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Gauguin weaks havoc

Sacred Realism in Vincent van Gogh
A Protestant painter

Vincent van Gogh's painting as a projection of his Protestant faith.

Gauguin weaks havoc
Gauguin vs van Gogh
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1. A Calvinist education

A family tradition

The son and grandson of a Protestant minister, Vincent had wanted to devote himself to evangelism from the age of 23. He alternated theological studies - in Amsterdam (1877-78) and Brussels (1878) - with field experience as a preacher - in Ramsgate and London (1876), then in the Belgian Borinage (1879).

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2. The perspective Impulse

A question of optics


1880. Just as he could not conform to theological teaching, he could not tolerate artistic teaching and taught himself from drawing manuals. In order to master perspective, he used a perspectival frame through which he observed his subjects. Optics was a Dutch speciality that met the visual requirements of the Reformed faith.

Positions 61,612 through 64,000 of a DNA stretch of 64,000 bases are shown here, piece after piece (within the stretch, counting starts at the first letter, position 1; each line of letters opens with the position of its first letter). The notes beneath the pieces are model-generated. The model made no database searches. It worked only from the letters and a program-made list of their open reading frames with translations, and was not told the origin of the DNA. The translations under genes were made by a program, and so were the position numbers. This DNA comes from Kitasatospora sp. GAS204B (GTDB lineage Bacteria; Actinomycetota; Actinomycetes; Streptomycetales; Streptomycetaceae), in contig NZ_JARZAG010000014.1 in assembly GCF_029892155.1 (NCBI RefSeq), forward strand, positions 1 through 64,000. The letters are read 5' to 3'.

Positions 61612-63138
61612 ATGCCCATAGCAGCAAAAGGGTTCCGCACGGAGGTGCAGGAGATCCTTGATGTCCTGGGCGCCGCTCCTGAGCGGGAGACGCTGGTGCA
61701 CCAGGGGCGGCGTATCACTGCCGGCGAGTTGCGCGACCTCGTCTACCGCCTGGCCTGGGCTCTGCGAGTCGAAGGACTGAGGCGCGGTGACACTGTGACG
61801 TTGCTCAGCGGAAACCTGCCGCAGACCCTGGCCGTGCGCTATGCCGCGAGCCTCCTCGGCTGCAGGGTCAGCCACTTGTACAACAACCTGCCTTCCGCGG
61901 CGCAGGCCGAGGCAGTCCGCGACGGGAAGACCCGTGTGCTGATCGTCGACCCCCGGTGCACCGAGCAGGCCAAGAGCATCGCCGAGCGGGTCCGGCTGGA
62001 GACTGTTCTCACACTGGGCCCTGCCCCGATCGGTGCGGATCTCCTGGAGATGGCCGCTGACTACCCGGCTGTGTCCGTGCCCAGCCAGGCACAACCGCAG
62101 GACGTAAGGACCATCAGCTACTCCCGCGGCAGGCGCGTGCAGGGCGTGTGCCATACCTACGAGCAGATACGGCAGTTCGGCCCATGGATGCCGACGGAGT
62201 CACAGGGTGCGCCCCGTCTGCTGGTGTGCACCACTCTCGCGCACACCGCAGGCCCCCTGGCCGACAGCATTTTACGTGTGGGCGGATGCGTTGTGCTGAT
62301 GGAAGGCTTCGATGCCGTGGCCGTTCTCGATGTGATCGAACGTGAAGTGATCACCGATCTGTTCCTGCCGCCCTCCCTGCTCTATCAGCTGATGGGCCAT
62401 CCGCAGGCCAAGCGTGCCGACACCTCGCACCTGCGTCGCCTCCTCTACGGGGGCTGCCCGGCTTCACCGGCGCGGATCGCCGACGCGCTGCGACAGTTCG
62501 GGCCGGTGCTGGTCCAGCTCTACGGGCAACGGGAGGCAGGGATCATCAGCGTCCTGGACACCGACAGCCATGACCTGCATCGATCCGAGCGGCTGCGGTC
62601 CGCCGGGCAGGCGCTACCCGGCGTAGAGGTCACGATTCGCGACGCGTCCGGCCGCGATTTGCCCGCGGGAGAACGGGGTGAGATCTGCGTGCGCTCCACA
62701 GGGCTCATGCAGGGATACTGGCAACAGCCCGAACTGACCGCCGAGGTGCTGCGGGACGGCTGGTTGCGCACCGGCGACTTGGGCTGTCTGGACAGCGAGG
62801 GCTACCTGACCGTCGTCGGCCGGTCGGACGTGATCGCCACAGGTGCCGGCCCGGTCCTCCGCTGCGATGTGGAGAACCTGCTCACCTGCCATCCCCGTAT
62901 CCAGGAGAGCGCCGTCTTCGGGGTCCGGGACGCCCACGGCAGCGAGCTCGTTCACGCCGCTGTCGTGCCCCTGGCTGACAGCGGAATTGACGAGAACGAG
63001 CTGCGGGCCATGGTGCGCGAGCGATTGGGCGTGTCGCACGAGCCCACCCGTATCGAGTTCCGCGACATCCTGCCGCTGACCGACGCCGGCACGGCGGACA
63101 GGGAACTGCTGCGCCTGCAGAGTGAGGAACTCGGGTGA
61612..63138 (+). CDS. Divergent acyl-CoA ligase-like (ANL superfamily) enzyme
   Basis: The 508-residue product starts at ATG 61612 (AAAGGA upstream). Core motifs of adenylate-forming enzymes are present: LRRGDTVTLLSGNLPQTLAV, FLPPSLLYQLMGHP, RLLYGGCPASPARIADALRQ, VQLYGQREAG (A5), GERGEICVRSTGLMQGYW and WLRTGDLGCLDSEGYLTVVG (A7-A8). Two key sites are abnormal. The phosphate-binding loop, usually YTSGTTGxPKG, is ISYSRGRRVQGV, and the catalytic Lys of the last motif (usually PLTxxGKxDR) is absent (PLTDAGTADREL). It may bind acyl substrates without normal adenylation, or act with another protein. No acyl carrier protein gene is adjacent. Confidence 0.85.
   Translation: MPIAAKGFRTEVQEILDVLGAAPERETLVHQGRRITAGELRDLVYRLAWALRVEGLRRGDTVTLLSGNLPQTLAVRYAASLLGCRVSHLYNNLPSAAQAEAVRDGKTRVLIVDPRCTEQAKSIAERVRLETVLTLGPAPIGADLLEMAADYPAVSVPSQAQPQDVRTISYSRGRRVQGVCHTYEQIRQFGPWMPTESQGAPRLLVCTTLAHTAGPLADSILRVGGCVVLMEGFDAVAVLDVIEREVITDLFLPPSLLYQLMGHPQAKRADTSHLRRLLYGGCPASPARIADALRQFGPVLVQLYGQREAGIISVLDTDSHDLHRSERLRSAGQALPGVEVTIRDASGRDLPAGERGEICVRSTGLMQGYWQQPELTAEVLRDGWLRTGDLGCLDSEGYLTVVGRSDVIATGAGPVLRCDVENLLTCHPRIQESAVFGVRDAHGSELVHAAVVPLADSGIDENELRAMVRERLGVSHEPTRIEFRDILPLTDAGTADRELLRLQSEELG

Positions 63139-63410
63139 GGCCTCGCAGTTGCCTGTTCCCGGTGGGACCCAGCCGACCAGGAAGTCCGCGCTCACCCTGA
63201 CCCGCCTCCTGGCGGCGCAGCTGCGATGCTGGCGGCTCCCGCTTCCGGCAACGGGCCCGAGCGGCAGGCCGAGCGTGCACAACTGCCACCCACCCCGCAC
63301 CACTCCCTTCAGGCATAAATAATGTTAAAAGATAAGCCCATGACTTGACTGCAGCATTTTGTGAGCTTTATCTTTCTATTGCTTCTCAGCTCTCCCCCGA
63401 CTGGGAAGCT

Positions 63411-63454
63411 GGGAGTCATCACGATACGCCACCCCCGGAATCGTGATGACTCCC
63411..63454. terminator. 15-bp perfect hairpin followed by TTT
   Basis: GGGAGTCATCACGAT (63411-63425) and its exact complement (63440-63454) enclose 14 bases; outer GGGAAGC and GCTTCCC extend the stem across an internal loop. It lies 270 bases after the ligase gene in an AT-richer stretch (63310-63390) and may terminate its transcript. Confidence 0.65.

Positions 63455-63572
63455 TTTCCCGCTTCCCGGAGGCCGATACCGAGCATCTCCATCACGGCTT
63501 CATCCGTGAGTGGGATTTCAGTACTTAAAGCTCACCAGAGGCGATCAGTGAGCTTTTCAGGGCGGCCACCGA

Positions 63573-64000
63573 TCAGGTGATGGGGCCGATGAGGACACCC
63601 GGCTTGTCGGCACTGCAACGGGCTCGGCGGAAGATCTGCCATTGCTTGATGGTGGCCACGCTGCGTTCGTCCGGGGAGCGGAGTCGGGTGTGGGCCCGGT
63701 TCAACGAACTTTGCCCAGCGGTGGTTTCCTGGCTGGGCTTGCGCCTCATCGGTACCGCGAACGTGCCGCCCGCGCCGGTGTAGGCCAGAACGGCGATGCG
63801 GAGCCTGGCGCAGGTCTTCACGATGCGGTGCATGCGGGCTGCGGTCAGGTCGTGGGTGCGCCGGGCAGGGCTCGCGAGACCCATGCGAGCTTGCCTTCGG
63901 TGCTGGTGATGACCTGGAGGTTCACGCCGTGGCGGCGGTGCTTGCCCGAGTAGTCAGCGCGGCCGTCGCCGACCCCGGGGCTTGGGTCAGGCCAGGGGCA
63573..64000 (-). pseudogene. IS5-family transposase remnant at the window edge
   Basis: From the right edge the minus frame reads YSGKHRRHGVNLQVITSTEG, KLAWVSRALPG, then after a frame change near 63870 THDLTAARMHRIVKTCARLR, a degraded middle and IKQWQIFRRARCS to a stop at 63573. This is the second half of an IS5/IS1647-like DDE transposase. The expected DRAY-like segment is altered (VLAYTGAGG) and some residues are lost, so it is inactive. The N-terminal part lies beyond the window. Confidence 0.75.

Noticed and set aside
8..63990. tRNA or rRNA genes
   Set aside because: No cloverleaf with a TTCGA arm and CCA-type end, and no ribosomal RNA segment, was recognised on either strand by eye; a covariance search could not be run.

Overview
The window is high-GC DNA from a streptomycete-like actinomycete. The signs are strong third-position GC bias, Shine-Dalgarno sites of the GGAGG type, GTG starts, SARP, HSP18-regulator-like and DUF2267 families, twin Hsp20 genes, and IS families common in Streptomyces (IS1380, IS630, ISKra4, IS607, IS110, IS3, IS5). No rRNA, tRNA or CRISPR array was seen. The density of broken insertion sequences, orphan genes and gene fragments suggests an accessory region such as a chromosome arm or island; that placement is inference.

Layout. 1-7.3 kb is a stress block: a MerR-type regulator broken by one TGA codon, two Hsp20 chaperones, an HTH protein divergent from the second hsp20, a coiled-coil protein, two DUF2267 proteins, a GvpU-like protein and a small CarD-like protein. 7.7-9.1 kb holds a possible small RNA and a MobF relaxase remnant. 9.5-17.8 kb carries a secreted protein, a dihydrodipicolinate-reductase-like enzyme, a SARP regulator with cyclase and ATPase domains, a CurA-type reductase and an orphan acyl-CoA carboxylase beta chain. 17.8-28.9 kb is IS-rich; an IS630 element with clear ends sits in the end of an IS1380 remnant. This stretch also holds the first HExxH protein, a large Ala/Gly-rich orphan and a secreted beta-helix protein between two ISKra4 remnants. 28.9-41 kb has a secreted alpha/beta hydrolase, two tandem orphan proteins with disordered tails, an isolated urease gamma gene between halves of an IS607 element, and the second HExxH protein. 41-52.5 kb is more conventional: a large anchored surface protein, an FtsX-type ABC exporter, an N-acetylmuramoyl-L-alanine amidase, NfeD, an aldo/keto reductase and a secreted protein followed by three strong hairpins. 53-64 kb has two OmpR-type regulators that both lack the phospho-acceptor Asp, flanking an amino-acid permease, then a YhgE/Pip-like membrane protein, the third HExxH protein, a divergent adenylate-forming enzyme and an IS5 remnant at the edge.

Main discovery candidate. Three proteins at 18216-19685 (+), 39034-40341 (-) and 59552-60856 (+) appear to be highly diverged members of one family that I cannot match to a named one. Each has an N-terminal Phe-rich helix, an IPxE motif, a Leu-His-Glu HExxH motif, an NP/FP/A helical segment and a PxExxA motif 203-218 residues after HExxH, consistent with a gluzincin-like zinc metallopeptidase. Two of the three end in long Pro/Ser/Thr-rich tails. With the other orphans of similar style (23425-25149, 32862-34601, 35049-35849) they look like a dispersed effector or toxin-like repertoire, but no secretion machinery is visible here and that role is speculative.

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3. From weaving to ploughing

A love for craftsmanship


Vincent sometimes described his canvases as tapestries of coloured thread, sometimes as fields ploughed by his brush, comparing his work as a painter to the toil of a weaver or farmer. In this way, he celebrated the redemptive work of the workers he depicted.

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4. Under Catholic influence

Arles the Catholic


Vincent settled in Arles and discovered Provençal Catholic folklore with its living nativity scenes, santon markets and pilgrimage to Saintes-Maries-de-la-Mer. The Berceuses series can be interpreted as the secularised response of a former preacher to encounters with a living Catholic culture.

Readings Debora Silverman, Van Gogh and Gauguin: The Search for Sacred Art, Farrar, Straus and Giroux, 2000

Iconographic study

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